The pursuit of work-life integration
Changing times and conditions have led to increased awareness for mental wellbeing at work and redefined job expectations.

Stress is always present in our lives. While small amounts of stress can fuel our motivation and determination, large amounts of it is detrimental to our physical and mental health. And a very notable source of stress is none other than work. A Statistics Canada report released in June 2023 revealed that over 4.1 million people, or about 21 per cent of Canada’s employed population, reported high work-related stress.

The Medium spoke to Dr. Rafael Chiuzi, an organizational psychologist and Assistant Professor of Organizational Behaviour at the University of Toronto Mississauga, to dissect what work stress is all about. “Work is rarely a place of comfort. Work is where you are presented with challenges,” stated Dr. Chiuzi. Work stress can result from peers’ and bosses’ behaviour, the nature of the job, and various other factors. Many of these stressors were present both before and after Covid-19, and cannot be removed.

However, the pandemic drove changes to the workplace in the form of mental health awareness. “People are now more aware of what mental health means, and some of the things that we used to take it for granted or we never addressed them as a mental health issue—now we know that they are in fact affecting our mental health,” explained Dr. Chiuzi. 

As more research has been done over the years, researchers are now moving away from the concept of work-life balance—a concept that separates work and life, focusing on balancing aspects of personal life and work. They are now moving towards work-life integration—a concept that recognizes that personal life and work are connected and can be combined to improve flexibility and employee satisfaction.

Newer policies and attitudes are allowing employees to create coping mechanisms to deal with innate work stressors. For example, flexible work hours allow employees to address their personal needs without compromising their work, options for remote work reduce stress related to commuting, and the 4-day work week piloted in some countries and companies improve productivity and employee satisfaction.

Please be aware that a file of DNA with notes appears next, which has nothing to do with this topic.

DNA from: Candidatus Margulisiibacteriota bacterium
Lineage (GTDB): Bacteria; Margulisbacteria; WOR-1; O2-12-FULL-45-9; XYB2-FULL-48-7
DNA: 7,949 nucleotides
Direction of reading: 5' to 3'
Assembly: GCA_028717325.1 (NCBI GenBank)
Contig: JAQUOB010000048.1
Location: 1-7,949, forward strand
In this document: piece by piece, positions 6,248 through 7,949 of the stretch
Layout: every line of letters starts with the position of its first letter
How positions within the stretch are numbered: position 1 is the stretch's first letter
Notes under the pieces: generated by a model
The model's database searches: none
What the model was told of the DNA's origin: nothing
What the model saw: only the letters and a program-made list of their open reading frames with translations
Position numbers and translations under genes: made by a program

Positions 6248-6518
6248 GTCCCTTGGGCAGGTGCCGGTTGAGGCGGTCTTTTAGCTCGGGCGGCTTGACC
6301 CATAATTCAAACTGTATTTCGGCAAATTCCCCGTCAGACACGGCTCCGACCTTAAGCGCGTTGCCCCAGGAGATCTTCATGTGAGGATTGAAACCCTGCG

The return to office policies of organizations—some as encouragement, some as enforcement—exemplify the backtracking of some workplace changes driven by Covid-19. This occurs partly as the result of recognizing the importance of social connections. However, Dr. Chiuzi explains that “Most companies now have some flexibility embedded into the job design,” and a complete return to in-person work is unlikely.

The changes to the workplace also relate to the younger workforce’s different job expectations arising from new work conditions they face. “I think that some notions like self-care [and] advocacy […] are far more peculiar to a younger workforce,” stated Dr. Chiuzi. He explained that the younger workforce is also more intent on finding work that connects with them and is meaningful.

We are living in a world that has changed economically, socially, and in many other ways. Notably, the younger workforce is living in an era full of layoffs and unaffordable costs of living. According to Statistics Canada, the percentage of employed people holding multiple jobs increased steadily from about 2 per cent in 1976 to around 5 per cent in 2021, barring a drop during 2020 due to the start of the Covid-19 pandemic. Dr. Chiuzi explained that a “not-so-great work scenario” has led to fewer available full-time opportunities and more part-time jobs, fuelling what could be known as job insecurity—or could be known as the creation of a new norm. With this, company loyalty and commitment are inapplicable to employees due to a lack of reciprocity in current times.

At the end of the day, there are companies who care for their employee’s mental wellbeing, but there are many that masquerade as caring. “I think it would be unrealistic to expect a lot of accommodations from the majority of employers,” concluded Dr. Chiuzi. He noted that there are employers that have good accommodations and mental health practices, and some are catching up. Receiving mental health accommodations and support from an employer in contemporary times is still an exception—one that hopefully transitions into a new norm for the workplace.

News Editor (Volume 49) | news@themedium.ca — Larry is a third-year student specializing in accounting. He finds writing to be an outstanding medium to spread messages, thus being a phenomenal way to express oneself and to have one’s voice heard. Through his contributions to The Medium , Larry hopes that everyone can witness how enjoyable and invigorating writing can be, such that they too may be inspired to write out their stories. When he’s not studying or writing, Larry will probably be learning Japanese or listening to music, all the while contemplating what life’s next story would be.


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